Q: After 10 years of service, my manager sat down with me and gave me a performance improvement plan. I was shocked. This came out of the blue. There are very specific requirements in the document. If I don’t meet these specific requirements, I could be terminated. What is your take? Does this happen often in corporate America? I am shocked, angry and afraid. What do you suggest that I do?
A: A performance improvement plan (PIP) should almost never come as a surprise unless there was something you did that was so concerning and unexpected that a PIP needed to be developed quickly to address the concern. Typically a PIP is the step taken after there has been significant counseling and coaching. In most cases, I would expect a verbal warning to be given before a PIP was issued.
In almost every company across the US, managers are addressing performance concerns nearly every day. Concerns around employee performance range from an employee arriving late to work on a regular basis to an employee embezzling funds from their employer. Managers are often responsible for the performance of their department, function or business unit. Often poorly performing employee hinder the productivity of others.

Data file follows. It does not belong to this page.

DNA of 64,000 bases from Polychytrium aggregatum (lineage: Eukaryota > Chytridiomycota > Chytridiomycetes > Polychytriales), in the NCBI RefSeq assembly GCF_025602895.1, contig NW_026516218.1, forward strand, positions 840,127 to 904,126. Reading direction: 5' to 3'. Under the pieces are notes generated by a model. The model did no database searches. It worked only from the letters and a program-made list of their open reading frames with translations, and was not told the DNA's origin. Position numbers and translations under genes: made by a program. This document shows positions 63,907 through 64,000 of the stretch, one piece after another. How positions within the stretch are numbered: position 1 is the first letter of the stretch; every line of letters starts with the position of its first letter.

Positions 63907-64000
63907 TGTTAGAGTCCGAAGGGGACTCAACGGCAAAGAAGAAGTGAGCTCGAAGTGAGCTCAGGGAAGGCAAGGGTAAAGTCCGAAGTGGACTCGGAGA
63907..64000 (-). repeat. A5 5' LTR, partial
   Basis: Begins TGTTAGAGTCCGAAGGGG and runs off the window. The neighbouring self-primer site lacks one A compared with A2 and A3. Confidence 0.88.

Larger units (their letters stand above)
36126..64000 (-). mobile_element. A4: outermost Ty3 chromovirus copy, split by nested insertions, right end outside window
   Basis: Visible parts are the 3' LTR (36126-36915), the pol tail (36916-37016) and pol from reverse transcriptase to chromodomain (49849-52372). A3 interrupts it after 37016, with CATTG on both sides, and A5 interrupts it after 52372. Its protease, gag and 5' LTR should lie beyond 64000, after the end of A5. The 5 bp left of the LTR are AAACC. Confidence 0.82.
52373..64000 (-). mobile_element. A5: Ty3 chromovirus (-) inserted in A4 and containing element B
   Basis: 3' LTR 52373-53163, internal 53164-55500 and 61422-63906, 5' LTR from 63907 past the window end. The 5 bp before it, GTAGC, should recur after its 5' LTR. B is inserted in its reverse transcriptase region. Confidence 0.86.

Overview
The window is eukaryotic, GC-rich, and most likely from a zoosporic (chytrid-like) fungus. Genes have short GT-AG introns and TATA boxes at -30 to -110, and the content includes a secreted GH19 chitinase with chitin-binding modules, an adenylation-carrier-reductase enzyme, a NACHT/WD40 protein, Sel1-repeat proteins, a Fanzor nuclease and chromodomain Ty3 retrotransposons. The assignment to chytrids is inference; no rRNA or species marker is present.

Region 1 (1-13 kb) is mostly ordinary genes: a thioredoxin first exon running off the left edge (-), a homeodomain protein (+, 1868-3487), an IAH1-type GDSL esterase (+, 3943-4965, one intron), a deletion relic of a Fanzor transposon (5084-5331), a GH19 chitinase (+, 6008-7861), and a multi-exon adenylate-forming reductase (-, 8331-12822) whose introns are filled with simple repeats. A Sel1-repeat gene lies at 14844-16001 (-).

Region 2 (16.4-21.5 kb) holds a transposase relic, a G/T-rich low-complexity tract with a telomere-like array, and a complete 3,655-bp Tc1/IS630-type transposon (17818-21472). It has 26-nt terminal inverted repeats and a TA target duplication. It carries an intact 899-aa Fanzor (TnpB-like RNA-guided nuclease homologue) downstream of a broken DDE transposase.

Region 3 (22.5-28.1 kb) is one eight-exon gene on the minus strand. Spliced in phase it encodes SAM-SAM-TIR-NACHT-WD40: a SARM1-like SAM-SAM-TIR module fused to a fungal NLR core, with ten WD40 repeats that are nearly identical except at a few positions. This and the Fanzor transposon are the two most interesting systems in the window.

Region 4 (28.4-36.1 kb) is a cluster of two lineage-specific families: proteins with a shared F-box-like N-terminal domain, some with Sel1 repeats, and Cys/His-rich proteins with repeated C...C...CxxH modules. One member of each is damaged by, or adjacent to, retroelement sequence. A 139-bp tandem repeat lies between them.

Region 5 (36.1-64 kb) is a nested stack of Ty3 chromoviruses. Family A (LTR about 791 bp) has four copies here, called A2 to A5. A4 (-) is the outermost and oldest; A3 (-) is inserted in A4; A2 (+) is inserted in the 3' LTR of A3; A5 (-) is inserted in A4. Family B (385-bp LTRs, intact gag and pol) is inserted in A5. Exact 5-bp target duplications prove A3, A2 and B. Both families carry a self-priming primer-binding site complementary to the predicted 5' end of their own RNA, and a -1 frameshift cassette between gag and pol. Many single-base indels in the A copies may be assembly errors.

This may not apply in your case, but I know of situations where employees are shocked when they have received a PIP, even though there have been considerable discussion around the employee’s performance. The employee has been counseled, coached, warned, given significant feedback and the employee stills seems surprised when a PIP is presented.
If I were you, I would read the PIP carefully. If you feel the document is inaccurate, I would request a meeting with your manager. I would ensure that you are prepared for the meeting, with a written list of your concerns. Do your best to maintain a professional demeanor in your day-to-day interactions and during this meeting. During this meeting, your manager may provide some clarity on expectations, concerns, etc. You can also write a rebuttal explaining your position regarding the PIP. However, your memo does not invalidate the PIP.
I understand your concerns. Receiving a PIP is stressful enough, but receiving it unexpectedly is beyond stressful.
by Pattie Hunt Sinacole, First Beacon Group LLC
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